John-Luke Roberts: Stnad-Up | Review by Graeme Connelly
review star review star review star review star review blank star

John-Luke Roberts: Stnad-Up

Note: This review is from 2014

Review by Graeme Connelly

Intelligent, precise and deadly funny, John-Luke Roberts gets away with silly prop humour and ridiculous sing-along nonsense and make it really work.

Almost immediately out the blocks Roberts is frantic and dramatic. He uses a set of chattering false teeth and a flip board of crudely drawn pictures to draw his spectators’ attention away from the imaginative and calculated jokes thrown in seemingly at random. The prop stuff shouldn’t be funny but it works so well in giving balance that the whole becomes greater than the sum of its parts. It’s fantastic.

With several distinct segments to the hour, there is no congruence to speak of. Unpredictably creative, well-planned mini-routines fall together, with no time to settle in and become familiar before he is off again on a new tangent. There is stand-up of sorts, singing, of a kind, character play and performance art that in another context wouldn’t work. But here it’s ironic and it’s funny.

He stalks the crowd seeking victims to sling a steady stream of pre-written insults at. He barks them at each in turn to howls of laughter, the random impersonal nature making it OK for him to say truly awful things to people. He has given himself permission to be terribly abusive and the audience love it. How couldn’t they? It’s hilarious.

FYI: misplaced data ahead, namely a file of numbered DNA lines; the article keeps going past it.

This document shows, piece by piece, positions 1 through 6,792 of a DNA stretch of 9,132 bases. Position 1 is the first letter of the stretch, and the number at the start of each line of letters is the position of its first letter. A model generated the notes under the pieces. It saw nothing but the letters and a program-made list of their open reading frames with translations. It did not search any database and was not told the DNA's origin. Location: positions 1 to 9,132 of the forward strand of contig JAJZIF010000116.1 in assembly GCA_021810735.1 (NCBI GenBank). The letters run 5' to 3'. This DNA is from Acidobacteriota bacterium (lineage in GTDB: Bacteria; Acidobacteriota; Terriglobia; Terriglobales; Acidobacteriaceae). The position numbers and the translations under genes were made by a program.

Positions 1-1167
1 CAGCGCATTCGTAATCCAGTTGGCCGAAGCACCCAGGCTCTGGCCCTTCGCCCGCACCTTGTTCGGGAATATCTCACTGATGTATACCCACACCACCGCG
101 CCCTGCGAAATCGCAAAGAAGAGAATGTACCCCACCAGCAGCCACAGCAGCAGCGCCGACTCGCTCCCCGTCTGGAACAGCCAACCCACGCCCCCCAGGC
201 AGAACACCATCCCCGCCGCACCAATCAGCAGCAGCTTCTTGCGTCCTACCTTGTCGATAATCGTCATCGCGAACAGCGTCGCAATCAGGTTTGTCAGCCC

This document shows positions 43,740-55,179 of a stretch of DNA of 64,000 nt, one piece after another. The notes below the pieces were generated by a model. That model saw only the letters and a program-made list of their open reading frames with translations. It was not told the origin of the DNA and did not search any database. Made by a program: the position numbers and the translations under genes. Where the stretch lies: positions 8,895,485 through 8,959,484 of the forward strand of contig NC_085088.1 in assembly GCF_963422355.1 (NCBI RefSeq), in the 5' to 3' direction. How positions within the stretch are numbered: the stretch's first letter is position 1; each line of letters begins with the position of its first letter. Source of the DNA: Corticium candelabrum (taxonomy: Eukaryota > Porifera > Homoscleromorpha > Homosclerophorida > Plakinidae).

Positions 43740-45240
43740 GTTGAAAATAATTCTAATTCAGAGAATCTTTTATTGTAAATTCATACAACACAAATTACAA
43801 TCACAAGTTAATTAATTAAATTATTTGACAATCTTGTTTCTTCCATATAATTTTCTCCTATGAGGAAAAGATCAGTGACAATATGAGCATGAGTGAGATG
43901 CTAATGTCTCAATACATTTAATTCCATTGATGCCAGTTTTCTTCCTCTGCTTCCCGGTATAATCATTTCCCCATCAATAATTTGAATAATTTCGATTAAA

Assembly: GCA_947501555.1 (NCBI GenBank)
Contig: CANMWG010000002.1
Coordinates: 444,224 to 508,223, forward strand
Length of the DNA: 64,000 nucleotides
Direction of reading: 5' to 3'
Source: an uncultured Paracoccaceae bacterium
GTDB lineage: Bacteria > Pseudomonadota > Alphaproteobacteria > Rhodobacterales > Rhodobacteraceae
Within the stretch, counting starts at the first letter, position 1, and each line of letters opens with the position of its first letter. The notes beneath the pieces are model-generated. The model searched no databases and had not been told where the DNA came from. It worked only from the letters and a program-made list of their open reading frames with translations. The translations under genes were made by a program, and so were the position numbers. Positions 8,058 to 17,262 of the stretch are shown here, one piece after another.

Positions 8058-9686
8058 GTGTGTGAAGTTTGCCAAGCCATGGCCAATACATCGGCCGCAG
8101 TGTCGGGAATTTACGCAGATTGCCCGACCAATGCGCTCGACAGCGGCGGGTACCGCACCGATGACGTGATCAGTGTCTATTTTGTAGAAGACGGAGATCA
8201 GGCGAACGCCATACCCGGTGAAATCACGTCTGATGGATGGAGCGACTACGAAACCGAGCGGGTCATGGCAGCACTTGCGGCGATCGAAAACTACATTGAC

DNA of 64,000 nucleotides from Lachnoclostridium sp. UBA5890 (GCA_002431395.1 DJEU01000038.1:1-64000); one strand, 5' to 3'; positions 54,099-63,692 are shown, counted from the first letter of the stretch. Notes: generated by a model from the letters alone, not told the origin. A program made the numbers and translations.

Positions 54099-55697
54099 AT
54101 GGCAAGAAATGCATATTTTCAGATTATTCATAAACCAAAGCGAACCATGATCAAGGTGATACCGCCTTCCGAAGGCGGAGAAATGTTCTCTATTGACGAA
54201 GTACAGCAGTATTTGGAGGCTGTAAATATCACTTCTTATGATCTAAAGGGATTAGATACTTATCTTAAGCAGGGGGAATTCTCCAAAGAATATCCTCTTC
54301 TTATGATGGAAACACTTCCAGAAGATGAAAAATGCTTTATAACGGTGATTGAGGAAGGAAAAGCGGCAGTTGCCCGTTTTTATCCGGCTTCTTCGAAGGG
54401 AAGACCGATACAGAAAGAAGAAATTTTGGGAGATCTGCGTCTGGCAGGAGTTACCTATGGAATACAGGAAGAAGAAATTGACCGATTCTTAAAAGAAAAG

He's loud and in-your-face; there is not a pair of eyes that are not fixed on him intently, wondering what next will come from his mouth... or trousers. There were a few quieter moments when most the audience tried to figure out what was coming next, or what was going on right now. But these downtimes only let the big laughs come harder when they did.

Roberts is eccentric and controlled, with a brilliant awareness of the discipline of comedy, and his own peculiar take on it.

Review date: 15 Aug 2014
Reviewed by: Graeme Connelly
Reviewed at: PBH's Free Fringe @ Voodoo Rooms

What do you think?

Today's comedy-on demand picks


This new BBC Three series, filmed outdoors in six different cities with socially distanced audiences, aims to support grassroots comedy talent in light of the impact Covid-19 has had on the industry. Kicking off the series in Bristol, Jayde Adams introduces Mo Omar, Lauren Pattison and Tom Lucy

Click for more suggestions
... including the new Netflix comedy Sneakerheads and the comedy-music podcast Castival.

We see you are using AdBlocker software. Chortle relies on advertisers to fund this website so it’s free for you, so we would ask that you disable it for this site. Our ads are non-intrusive and relevant. Help keep Chortle viable.